17. 17. The determinants (factors) of actually pays the tax. Granted, we endsupply up paying the tax indirectly when the price of petrol goes up, but the actualAs with the demand curve, there are tax bill goes to the firm. This again,many things that affect supply as well therefore, represents an increase inas the price of the good in question. the cost to the firm and the supplyNotice how similar many of these curve will shift to the left. The oppositefactors are in comparison to the factors is true for subsidies as they arethat affect demand. Notice also that handouts by the government to firms.nearly all of these factors affect the Now the firm can make more units offirms costs. Given that the firms output at any given price, so thesupply curve is its marginal cost curve supply curve shifts to the right.(see the costs and revenues topic)then it is of no surprise that a cost Labour productivity.changing measure will shift the supplycurve. This is defined as the output per worker (or per man-hour). If labourPrices of other factors of productivity rises, then output perproduction. An increase in the price worker rises. If you assume that theof, say, hops, will increase the costs of workers have not been given a paya brewing firm and so for any given rise then the firms unit costs mustprice the firm will not be able to brew have fallen. Again, this will lead to aas much beer. Hence, the firms supply shift to the right of the supply curve.curve will shift to the left. The samewould be true for changes in wage Price expectations.costs or fuel costs. Just as consumers delay purchases ifTechnology. they think the price will fall in the future, firms will delay supply in theyThe supply curve think prices will rise in the future. Itsdrawn above the same point but the other wayassumes a round.constant state of technology. But aswe know, there can be improvements Entry and exit of firms to and fromin technology that tend to reduce firms an industry.unit costs. These reduced costs mean If new entrants are attracted into anthat more can be produced at a given industry, perhaps because of highprice, so the supply curve would shift profit levels (much more on this in theto the right. topic Market structure), then theIndirect taxes and subsidies. supply in that industry will rise at all price levels and the supply curve will When the chancellor shift to the right. If firms leave the announces an industry then the supply curve will shift increase in petrol to the left. tax, it is the firm who17 | P a g e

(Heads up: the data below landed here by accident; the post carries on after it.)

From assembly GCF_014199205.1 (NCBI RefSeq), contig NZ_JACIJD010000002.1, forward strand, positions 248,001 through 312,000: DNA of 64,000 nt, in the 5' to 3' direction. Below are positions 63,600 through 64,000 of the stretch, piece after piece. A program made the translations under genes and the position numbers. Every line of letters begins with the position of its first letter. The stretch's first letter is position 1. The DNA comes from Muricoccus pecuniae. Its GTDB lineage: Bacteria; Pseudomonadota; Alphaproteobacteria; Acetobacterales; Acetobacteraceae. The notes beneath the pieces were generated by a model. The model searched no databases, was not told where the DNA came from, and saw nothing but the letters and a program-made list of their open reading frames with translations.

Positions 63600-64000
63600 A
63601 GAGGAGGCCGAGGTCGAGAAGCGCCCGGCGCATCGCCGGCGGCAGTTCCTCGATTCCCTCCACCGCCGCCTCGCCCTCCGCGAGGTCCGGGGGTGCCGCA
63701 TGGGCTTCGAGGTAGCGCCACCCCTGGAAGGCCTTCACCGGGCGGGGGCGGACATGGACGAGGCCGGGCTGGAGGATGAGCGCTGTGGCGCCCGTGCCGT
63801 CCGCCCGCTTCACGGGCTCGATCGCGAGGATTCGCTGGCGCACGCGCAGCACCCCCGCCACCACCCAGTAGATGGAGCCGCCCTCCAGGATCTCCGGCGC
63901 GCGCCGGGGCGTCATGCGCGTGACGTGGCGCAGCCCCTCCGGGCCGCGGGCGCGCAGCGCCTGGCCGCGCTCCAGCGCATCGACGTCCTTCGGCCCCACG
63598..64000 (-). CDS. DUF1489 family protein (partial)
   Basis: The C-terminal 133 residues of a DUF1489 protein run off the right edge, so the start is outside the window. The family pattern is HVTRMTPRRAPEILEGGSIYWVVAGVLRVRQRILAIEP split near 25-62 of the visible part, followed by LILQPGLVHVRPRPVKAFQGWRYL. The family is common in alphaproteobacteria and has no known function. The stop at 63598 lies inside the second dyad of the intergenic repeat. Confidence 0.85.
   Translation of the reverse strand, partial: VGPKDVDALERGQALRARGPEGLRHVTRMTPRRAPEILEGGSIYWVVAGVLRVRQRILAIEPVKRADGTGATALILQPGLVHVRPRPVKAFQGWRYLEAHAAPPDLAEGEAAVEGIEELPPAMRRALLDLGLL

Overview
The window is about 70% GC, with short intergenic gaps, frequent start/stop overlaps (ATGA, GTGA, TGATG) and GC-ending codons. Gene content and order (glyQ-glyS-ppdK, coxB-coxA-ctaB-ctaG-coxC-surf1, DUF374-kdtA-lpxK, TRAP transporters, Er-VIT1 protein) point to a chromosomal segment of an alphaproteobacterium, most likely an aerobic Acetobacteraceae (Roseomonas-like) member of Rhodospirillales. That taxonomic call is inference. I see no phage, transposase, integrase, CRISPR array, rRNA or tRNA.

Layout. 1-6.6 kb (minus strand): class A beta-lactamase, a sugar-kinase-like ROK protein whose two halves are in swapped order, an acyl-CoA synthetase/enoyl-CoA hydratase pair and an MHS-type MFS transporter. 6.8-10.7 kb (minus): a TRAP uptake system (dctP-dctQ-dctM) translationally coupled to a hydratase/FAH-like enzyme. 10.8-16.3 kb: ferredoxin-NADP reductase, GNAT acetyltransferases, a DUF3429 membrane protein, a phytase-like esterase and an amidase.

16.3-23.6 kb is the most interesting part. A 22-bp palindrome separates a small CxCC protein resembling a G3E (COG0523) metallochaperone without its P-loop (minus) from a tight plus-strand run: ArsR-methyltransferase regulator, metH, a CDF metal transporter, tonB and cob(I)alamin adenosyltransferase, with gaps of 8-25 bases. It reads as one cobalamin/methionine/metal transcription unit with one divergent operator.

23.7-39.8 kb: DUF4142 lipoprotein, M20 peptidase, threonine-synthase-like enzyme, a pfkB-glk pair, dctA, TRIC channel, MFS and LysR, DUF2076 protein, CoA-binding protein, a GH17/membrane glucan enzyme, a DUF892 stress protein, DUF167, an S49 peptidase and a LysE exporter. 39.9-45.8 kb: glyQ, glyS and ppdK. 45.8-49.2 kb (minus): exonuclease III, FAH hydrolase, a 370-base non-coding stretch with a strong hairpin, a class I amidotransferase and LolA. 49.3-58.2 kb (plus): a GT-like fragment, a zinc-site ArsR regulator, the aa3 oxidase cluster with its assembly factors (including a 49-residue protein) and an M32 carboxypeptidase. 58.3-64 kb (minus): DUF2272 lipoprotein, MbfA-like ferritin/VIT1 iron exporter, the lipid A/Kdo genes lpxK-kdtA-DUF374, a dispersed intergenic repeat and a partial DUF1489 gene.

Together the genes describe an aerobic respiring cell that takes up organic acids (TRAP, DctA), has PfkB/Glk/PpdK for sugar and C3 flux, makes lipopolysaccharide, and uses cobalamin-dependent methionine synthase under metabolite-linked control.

18. 18. Case Study director of the AmericaUS alcohol retailers find law changes n Beverahard to swallow ge LicenseJon Genderson is gearing up for a big es, which represents 20,000 smallincrease in internet sales retailers across 34 states.The US consumes more bottles ofwine than any other nation in the Prices of alcohol are below saleworld. But almost 80 years after the cost all over England, sometimesend of Prohibition, buying a drink less than a bottle of water. Andcan still be tricky. theres terrible binge drinking. We look at that and say: WhatsIts illegal, for instance, to buy vodka in different about our system?”Delaware to take to a party in Craig WolfWine and SpiritsPennsylvania. And retailers in Wholesalers of AmericaMaryland are not allowed to shipalcohol to anybody living in another Hes particularly concerned about newstate. laws in the state of Washington which take effect in June. State controlled off-licences are closing, and grocery stores and supermarkets will be allowed to sell alcohol instead. But the biggest threat to small businesses comes from a measure which says an alcohol retailer must operate from stores no smaller thanThats because of the 4,000 or so 10,000 sq feet.different laws that govern the alcoholindustry and give individual statesunprecedented rights to regulate sales "Whats happened in Washingtonand consumption within their borders. state is scary," says Chuck Ferrar, owner of Bay Ridge Wine andThe protections have often favoured Spirits in Annapolis, Maryland.small businesses, but many now feartheyre under threat from cross-border "[The alcohol industry] is the lastwine sales on the internet, and the end bastion of small businesses, 50% ofof state monopolies that could lead to our businesses are owned by Asianderegulation. minorities because its one of the few remaining industries whereScary somebody can start a small business"The worst-case scenario is that you and see it grow and thrive.have a reduction of competition,removal of small businesses from the "But Washington will drive the smallmarketplace or potentially not having business under. And I think it willsmall businesses in the marketplace at eventually happen here, that alcoholall," says John Bodnovich, executive18 | P a g e